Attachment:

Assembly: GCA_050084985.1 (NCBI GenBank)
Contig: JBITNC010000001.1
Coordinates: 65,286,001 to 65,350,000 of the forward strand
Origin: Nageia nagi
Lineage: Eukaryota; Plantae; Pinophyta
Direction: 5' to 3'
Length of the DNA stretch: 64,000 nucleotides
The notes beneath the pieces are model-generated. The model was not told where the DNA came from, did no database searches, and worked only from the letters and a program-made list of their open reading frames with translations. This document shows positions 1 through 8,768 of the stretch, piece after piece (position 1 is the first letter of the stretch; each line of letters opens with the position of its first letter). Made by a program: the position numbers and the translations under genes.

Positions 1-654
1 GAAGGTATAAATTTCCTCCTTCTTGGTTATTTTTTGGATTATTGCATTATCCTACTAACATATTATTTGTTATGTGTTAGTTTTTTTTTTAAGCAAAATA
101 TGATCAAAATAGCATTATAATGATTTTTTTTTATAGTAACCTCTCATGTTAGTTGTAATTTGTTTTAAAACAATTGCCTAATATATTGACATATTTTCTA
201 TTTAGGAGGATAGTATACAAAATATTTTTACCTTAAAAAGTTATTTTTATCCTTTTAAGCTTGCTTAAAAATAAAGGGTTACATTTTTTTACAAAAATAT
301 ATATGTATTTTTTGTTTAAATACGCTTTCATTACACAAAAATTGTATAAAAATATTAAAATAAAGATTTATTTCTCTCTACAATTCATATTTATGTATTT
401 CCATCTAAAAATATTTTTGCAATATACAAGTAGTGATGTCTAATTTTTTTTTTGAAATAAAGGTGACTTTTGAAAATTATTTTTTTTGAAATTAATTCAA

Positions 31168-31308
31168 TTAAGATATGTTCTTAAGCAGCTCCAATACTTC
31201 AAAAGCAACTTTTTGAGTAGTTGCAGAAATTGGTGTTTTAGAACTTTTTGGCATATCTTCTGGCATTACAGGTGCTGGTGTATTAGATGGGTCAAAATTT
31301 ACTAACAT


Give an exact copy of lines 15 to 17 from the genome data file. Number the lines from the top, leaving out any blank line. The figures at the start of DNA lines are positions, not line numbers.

Positions 31168-31308
31168 TTAAGATATGTTCTTAAGCAGCTCCAATACTTC
31201 AAAAGCAACTTTTTGAGTAGTTGCAGAAATTGGTGTTTTAGAACTTTTTGGCATATCTTCTGGCATTACAGGTGCTGGTGTATTAGATGGGTCAAAATTT